Portal:Japan
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Portal:Japan
The Japan Portal
Location of Japan on the world map
Imperial Seal of Japan

Japan (Japanese: , Nippon or Nihon, and formally ) is an island country in East Asia, located in the northwest Pacific Ocean. It is bordered on the west by the Sea of Japan, and extends from the Sea of Okhotsk in the north toward the East China Sea and Taiwan in the south. Part of the Ring of Fire, Japan spans an archipelago of 6852 islands covering 377,975 square kilometers (145,937 sq mi); the five main islands are Hokkaido, Honshu, Shikoku, Kyushu, and Okinawa. Tokyo is Japan's capital and largest city; other major cities include Yokohama, Osaka, Nagoya, Sapporo, Fukuoka, Kobe, and Kyoto.

Japan is the eleventh-most populous country in the world, as well as one of the most densely populated and urbanized. About three-fourths of the country's terrain is mountainous, concentrating its population of 125.36 million on narrow coastal plains. Japan is divided into 47 administrative prefectures and eight traditional regions. The Greater Tokyo Area is the most populous metropolitan area in the world, with more than 37.4 million residents.

Japan has been inhabited since the Upper Paleolithic period (30,000 BC), though the first written mention of the archipelago appears in a Chinese chronicle finished in the 2nd century AD. Between the 4th and 9th centuries, the kingdoms of Japan became unified under an emperor and the imperial court based in Heian-ky?. Beginning in the 12th century, political power was held by a series of military dictators (sh?gun) and feudal lords (daimy?), and enforced by a class of warrior nobility (samurai). After a century-long period of civil war, the country was reunified in 1603 under the Tokugawa shogunate, which enacted an isolationist foreign policy. In 1854, a United States fleet forced Japan to open trade to the West, which led to the end of the shogunate and the restoration of imperial power in 1868. In the Meiji period, the Empire of Japan adopted a Western-modeled constitution and pursued a program of industrialization and modernization. In 1937, Japan invaded China; in 1941, it entered World War II as an Axis power. After suffering defeat in the Pacific War and two atomic bombings, Japan surrendered in 1945 and came under a seven-year Allied occupation, during which it adopted a new constitution. Under the 1947 constitution, Japan has maintained a unitary parliamentary constitutional monarchy with a bicameral legislature, the National Diet.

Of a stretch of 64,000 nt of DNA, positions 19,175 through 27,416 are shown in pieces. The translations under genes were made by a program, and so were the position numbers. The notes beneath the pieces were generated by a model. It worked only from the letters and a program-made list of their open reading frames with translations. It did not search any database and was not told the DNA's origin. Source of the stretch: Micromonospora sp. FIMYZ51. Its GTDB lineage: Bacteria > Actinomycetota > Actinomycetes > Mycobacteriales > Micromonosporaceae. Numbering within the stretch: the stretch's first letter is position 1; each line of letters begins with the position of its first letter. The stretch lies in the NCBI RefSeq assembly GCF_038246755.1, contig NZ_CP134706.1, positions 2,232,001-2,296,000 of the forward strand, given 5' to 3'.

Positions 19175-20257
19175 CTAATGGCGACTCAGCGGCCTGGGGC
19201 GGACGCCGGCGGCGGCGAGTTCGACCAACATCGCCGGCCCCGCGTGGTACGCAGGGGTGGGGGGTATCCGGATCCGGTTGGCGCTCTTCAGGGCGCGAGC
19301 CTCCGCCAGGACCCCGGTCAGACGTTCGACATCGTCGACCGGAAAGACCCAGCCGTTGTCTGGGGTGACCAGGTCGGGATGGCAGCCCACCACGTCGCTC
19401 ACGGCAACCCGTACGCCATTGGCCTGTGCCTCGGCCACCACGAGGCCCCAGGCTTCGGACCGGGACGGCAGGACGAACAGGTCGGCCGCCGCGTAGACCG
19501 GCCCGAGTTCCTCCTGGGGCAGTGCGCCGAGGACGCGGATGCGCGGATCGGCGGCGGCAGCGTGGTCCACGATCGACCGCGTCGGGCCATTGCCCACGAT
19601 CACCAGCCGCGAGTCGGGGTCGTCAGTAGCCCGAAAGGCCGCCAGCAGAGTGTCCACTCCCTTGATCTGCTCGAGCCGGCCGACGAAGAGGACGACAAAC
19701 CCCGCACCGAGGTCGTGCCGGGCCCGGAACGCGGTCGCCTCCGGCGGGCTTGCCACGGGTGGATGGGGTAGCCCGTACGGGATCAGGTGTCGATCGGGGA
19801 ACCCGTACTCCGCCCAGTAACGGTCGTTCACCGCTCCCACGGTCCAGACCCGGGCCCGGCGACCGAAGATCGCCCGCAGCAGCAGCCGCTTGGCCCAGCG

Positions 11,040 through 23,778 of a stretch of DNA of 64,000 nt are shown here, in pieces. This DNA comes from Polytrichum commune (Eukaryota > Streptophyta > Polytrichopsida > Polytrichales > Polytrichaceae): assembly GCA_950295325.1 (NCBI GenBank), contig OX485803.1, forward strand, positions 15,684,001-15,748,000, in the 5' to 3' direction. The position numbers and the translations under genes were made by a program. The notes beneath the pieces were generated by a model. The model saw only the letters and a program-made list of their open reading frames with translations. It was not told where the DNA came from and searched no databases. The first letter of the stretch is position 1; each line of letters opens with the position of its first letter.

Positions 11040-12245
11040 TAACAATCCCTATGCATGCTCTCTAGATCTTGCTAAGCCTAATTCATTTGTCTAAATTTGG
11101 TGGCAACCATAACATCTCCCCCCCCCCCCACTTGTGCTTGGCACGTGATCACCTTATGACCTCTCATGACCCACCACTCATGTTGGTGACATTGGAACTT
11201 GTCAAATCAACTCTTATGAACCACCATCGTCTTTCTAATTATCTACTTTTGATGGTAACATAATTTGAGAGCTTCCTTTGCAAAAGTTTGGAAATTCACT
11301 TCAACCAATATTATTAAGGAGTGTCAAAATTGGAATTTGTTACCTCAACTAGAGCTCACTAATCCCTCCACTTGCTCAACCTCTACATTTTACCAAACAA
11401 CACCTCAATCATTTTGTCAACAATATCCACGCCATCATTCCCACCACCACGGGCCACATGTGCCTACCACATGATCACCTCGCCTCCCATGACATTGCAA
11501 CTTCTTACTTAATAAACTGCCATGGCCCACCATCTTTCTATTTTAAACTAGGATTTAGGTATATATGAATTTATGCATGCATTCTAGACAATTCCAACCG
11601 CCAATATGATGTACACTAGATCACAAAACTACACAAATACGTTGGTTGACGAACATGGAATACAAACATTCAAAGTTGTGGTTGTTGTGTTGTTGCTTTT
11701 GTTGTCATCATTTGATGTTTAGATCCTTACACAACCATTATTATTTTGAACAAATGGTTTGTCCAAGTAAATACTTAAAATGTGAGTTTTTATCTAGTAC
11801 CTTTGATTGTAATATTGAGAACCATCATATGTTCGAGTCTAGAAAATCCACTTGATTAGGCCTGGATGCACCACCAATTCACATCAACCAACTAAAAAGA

Japan is a great power and a member of numerous international organizations, including the United Nations (since 1956), the OECD, and the Group of Seven. Although it has renounced its right to declare war, the country maintains Self-Defense Forces that rank as one of the world's strongest militaries. After World War II, Japan experienced record growth in an economic miracle, becoming the second-largest economy in the world by 1990. As of 2021, the country's economy is the third-largest by nominal GDP and the fourth-largest by PPP. A global leader in the automotive and electronics industries, Japan has made significant contributions to science and technology. Ranked "very high" on the Human Development Index, Japan has one of the world's highest life expectancies, though it is experiencing a decline in population. The culture of Japan is well known around the world, including its art, cuisine, music, and popular culture, which encompasses prominent comic, animation and video game industries. (Full article...)